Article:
Maddow no longer tells dick jokes every night about tea party members. (Nor did she ever explain why she stopped.) But the contempt which led her to do this in April 2009 seems to be buried deep in the “bad Rachel” side of her soul. Could Angle possibly beat Harry Reid? We’re not sure. But if anyone can get Angle elected, we’ll guess that the bad Rachel could.

We hope to explore Maddow’s coverage of Angle in the next few days. But please forgive us as we struggle along. It’s hard to stay current when you’re not on-line—and we’ll remain in that condition for the next few days.

Pimping personal accounts: Times are different now. But when Candidate Bush ran on “personal accounts,” the mainstream press corps hailed his greatness and savaged Gore for his opposition. This was the late Tim Russert, with Joe Klein, praising Candidate Bush to the skies and trashing Candidate Gore:

KLEIN (5/6/00): The concern I have about the Gore campaign is that he has learned one lesson and he's kind of becoming a one-trick pony.

RUSSERT: Attack. Attack. Attack.

KLEIN: Attack. Attack.

RUSSERT: Governor Bush put forward a Social Security plan calling for a partial privatizing, and [Gore] attacks, saying that is risky. The fact is, President Clinton proposed taking parts of the Social Security trust fund and putting them in the stock market in his State of the Union message just—just a year ago. [Note: This presentation was baldly misleading. Clinton had briefly proposed investment by the government, with attendant risks to be shared by all.] Yesterday, you had Pat Moynihan and, and Bob Kerrey and John McCain all coming out, saying, “Let's have a commission and this is an idea worth looking at.” Why, why—why does Gore just—almost knee-jerk attack, attack, attack?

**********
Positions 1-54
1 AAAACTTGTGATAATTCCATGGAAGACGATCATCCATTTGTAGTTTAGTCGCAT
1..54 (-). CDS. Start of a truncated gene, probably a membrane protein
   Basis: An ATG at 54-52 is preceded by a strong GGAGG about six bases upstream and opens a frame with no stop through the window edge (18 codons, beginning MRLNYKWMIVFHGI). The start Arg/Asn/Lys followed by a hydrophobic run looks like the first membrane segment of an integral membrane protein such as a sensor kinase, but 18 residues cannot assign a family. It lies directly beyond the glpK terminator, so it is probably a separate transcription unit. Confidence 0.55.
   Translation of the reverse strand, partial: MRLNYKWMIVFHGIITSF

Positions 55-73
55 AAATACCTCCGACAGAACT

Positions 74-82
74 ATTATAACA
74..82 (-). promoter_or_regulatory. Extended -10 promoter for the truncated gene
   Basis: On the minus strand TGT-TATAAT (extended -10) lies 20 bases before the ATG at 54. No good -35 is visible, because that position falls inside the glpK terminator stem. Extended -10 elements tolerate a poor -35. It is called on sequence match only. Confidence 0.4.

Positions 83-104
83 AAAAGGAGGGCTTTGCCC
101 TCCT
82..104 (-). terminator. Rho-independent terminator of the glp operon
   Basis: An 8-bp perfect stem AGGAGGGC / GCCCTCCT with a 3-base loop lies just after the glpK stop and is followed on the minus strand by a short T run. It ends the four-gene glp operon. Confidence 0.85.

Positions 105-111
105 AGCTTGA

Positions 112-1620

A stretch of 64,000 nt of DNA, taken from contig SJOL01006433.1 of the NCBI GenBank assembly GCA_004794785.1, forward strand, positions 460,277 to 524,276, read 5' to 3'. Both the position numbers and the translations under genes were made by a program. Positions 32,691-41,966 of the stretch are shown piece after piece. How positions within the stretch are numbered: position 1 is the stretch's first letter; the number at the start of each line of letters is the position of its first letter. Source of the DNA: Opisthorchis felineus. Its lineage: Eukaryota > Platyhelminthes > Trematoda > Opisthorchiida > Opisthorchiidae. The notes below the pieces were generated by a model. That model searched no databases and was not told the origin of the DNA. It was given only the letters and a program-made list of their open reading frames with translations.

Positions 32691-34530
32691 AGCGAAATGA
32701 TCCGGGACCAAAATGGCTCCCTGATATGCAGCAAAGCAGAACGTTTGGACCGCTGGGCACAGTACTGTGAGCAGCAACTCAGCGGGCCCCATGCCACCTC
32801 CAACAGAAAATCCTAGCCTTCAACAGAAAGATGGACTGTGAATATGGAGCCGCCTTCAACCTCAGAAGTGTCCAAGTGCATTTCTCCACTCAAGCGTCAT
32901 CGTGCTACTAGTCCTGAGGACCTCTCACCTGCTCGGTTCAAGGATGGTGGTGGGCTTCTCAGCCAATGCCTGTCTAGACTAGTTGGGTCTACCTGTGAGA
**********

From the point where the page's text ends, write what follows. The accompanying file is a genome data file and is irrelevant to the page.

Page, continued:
KLEIN: Well, because it's—it's, you know, scaring people about Social Security. Medicare has worked for the Democrats since time immemorial. In this case, you know, it's really interesting, Gore is in a—you know, for someone who is so wedded to the information age, he really is being reactionary, I think, on—You know, the three big things government does domestically are old-age pensions, health insurance and education. And on all three of those areas, we have the potential this year for a really interesting debate about whether we move those programs from the industrial age, these bureaucratic, top-down, controlled programs, to much more information style—information age-style programs where you give people, like with Bush's Social Security idea. I guess it's actually Kerrey and Moynihan's Social Security idea that Bush has bought into where you give people some control over their future. I mean, this is the information age. People know a lot more, they demand a lot more interactivity, and I think that those three basic systems—education, parents are gonna demand a lot more choice; health insurance, I think that—that consumers are gonna demand choice; and pensions, same thing. And on all three of those—well, two out of the three, I'd say, Bush has—has taken a more progressive position, I believe, than Gore has.

In proposing partial privatization, Bush had taken the more progressive position!

Angle won’t get that kind of help. Reid won’t get trashed for opposing privatization. But that’s how the mainstream press pimped personal accounts back in the very bad day.

As of the year 2000, personal accounts had polled well for years. Are you sure the position is toxic today? Maddow seemed very certain last night. The analysts groaned and complained.